2. We called her Aunt Ethel, but she was really some cousin of our Dad’s. After my Grandma’s funeral our “Aunt” came to our house and announced she knew how to cut hair the “curly way!” I fell for it, for I had hair so straight, perms could only tame. I was in the eighth grade then. She snipped so well I ended up with a Pixie cut with spikey twigs at my crown. They were not in style.

    • Oh, yes. I had a pixie, too–sound cuter and spunkier than it was. Those spikes are all the rage, now! Thanks for reading and responding.

  3. You are always so right on. Thanks for sharing your awesome talent.

  4. Boy, this brought back memories. I’m glad we don’t have time for the pain anymore. I laughed at Betty, especially your call back to her in the final paragraph. Boy, Sandy, you really do have a “knack.”;)

    • Ha! You have the knack, too.

  5. Your detailed memories are so striking! For some reason, I completely missed that care-about-my-hair gene. I DO color it (obviously), but cannot even be bothered to blow-dry. Perhaps because my mother has always been rather low maintenance. Your memories are so funny, though!

    • I had a conversation with some girlfriends who are about my age, and we debated about when you should stop coloring your hair. When does it look ridiculous to have non-gray hair. I think in my fifties I thought I would have stopped the madness by now, but now I’m thinking, “Hmmm, seventy? eighty?” Thanks, as always, for reading and responding.

  6. This was, as always, such fun to read, Sandy! You made me remember my “Farrah Fawcett” in high school and my “Dorothy Hammill” in college. When I was short on cash, I’d be a hair model for master stylists teaching brave new looks at hair conventions. Oy vey, those were some weird cuts! The worst one was my hair shaved on the right side of my head, with the remaining hair draped over my left eye. It was free, though!

  7. OUCH!!! That’s me you’re describing, not your mom–except I never had a “Betty”–I was just flat for half the week. In fact, that’s partly me today. Weekly to the hairshop (mostly social occasion), scheduled perms and colors. Now when do you stop color–major decision. I say to my hair dresser “I’m going to go gray”, she helpfully responds “you’d immediately look ten years older” (since I’m 85 would that really make a great difference?), and I say “but, Beth, I don’t want to look like Lucille Ball during my last few days”,etc. It goes on and on without a decision. However, you may look forward to one day seeing me have that faded red, growing out gray look with a resigned look on my face to add flavor to the picture. Love you, Sandy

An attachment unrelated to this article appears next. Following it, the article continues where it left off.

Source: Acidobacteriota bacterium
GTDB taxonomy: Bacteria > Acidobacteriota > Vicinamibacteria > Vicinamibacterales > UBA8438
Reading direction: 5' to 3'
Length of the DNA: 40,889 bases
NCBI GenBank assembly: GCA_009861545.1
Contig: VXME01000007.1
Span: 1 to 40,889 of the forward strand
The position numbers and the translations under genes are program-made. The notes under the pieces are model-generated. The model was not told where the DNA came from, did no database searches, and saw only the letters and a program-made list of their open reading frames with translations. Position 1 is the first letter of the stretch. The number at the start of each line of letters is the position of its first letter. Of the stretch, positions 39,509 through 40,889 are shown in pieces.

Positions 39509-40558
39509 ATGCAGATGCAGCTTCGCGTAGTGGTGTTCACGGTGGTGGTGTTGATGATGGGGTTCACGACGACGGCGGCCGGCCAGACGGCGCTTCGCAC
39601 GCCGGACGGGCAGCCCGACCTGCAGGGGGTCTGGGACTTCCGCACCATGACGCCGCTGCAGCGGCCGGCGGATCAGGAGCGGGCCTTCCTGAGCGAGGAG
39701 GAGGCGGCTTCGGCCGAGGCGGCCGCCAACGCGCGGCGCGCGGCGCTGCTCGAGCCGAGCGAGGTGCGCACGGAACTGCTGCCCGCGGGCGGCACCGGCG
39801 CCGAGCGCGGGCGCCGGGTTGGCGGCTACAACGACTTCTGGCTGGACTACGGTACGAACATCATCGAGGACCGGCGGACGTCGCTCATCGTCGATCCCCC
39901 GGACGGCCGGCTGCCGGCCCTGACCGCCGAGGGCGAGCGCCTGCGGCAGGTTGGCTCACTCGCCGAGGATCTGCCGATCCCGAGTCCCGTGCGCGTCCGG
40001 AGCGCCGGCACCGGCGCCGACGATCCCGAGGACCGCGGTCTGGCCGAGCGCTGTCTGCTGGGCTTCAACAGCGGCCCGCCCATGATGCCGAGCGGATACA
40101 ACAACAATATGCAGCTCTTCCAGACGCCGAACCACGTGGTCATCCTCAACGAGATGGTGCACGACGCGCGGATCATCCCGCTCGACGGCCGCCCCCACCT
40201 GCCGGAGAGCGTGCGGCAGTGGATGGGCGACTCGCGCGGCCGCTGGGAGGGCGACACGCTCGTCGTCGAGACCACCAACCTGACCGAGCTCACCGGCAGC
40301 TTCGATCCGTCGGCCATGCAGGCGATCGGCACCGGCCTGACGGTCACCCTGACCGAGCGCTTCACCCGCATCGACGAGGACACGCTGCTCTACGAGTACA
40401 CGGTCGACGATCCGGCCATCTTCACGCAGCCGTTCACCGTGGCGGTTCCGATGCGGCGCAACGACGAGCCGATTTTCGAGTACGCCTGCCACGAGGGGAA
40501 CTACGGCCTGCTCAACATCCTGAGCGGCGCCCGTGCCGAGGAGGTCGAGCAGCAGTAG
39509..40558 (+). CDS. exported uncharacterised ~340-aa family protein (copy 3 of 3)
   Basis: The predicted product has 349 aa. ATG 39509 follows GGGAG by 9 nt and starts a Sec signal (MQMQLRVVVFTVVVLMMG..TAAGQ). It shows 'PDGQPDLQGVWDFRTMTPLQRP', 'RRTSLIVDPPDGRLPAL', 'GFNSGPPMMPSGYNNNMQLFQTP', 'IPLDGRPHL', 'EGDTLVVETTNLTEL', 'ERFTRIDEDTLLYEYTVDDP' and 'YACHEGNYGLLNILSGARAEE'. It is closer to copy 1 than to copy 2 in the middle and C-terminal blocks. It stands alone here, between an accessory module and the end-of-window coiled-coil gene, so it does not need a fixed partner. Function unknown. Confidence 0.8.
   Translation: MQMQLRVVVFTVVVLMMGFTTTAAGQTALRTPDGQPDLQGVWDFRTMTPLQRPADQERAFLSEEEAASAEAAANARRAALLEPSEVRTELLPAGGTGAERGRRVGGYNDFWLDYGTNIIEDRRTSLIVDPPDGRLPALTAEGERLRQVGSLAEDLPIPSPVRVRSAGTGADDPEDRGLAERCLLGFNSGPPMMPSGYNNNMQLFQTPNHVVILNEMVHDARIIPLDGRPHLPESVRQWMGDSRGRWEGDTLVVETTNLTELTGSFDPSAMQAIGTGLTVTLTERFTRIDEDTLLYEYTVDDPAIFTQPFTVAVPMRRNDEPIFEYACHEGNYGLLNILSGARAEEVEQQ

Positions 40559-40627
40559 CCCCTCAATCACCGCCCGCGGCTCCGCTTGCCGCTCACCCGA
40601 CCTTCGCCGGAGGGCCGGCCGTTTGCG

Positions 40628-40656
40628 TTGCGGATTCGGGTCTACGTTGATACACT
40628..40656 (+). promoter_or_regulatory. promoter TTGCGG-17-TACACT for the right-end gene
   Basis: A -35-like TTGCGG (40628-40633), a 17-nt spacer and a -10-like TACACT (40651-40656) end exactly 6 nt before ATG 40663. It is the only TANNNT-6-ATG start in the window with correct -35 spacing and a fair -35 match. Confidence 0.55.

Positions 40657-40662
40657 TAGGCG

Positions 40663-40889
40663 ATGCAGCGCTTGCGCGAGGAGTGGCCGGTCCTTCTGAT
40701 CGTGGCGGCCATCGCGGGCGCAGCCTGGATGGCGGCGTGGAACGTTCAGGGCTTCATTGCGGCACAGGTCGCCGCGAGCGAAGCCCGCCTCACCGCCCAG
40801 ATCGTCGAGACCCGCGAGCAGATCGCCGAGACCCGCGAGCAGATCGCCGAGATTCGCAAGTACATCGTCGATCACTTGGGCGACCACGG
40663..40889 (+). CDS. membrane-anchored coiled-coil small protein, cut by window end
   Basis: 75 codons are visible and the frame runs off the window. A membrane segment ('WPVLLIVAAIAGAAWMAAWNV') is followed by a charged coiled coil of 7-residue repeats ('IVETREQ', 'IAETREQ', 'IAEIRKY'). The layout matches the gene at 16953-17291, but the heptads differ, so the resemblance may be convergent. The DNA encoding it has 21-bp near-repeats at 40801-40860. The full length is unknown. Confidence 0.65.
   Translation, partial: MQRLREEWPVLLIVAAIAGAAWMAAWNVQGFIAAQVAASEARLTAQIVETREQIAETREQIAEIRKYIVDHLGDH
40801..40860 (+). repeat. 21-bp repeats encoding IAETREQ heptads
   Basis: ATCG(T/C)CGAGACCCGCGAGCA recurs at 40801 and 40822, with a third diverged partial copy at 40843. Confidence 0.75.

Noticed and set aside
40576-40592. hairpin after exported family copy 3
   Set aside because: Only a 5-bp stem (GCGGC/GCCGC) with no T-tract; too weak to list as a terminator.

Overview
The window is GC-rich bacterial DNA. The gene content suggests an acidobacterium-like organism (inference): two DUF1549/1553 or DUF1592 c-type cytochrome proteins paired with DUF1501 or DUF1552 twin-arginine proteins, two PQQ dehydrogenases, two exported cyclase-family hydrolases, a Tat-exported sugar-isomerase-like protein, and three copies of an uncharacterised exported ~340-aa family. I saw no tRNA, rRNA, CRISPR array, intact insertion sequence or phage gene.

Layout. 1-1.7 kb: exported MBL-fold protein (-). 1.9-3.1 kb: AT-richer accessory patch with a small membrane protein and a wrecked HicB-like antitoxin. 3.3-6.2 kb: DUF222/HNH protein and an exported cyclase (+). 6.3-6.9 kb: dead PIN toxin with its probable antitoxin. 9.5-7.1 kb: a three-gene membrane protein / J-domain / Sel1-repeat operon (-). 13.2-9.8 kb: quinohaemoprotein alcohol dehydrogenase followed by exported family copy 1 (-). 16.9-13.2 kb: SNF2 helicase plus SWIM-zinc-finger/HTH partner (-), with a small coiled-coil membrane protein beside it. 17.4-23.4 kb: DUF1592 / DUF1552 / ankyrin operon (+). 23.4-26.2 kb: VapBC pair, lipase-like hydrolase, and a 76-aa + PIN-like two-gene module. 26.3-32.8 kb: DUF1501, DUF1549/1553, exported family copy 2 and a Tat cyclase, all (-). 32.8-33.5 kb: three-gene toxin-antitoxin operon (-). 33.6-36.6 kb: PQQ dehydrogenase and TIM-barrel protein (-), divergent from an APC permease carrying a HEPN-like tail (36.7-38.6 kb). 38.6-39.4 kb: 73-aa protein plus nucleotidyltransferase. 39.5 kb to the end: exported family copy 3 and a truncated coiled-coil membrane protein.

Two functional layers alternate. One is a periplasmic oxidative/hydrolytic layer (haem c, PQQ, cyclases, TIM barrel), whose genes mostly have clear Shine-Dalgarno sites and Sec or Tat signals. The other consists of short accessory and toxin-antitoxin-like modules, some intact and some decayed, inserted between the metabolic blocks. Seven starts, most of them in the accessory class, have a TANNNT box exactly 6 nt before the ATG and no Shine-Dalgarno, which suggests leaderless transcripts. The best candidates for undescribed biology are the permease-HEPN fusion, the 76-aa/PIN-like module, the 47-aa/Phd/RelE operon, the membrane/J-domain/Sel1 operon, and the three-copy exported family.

8. I love your stories, they always make me laugh and remember earlier times. My 89 year old Mother still has her hair “done” weekly. She just started 2 years ago letting it go “natural,” by not getting it dyed. It is now gray.

  9. I’m glad I don’t sleep in rollers anymore — time to just let my hair be!!

  10. Well……I finally got a chance to read your “Hair Care” blog!! You surely took me down memory lane……born in 1934, a girl’s hair was her “pride and joy!” Mothers spent endless time making sure that every curl was perfect…..though your blog’s time frame was much later, seems like girl’s hair and mother’s pride were no different.
    Can you imagine what I went through when I had my hair cut off when I went to the convent?
    Your writing is just “so much you!”
    I am venturing writing….Why I left the convent. Hope I have the time and patience to finish. See you soon!

  11. Thanks, Sandy. My straight hair story is similar to yours. It all seems so crazy at our present perspective. The cost of things we do for acceptance is a high price.

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Sandy Lingo

Life itself is the proper binge.  - Julia Child

A writing friend said that when she reads my writing, she always wants a second helping.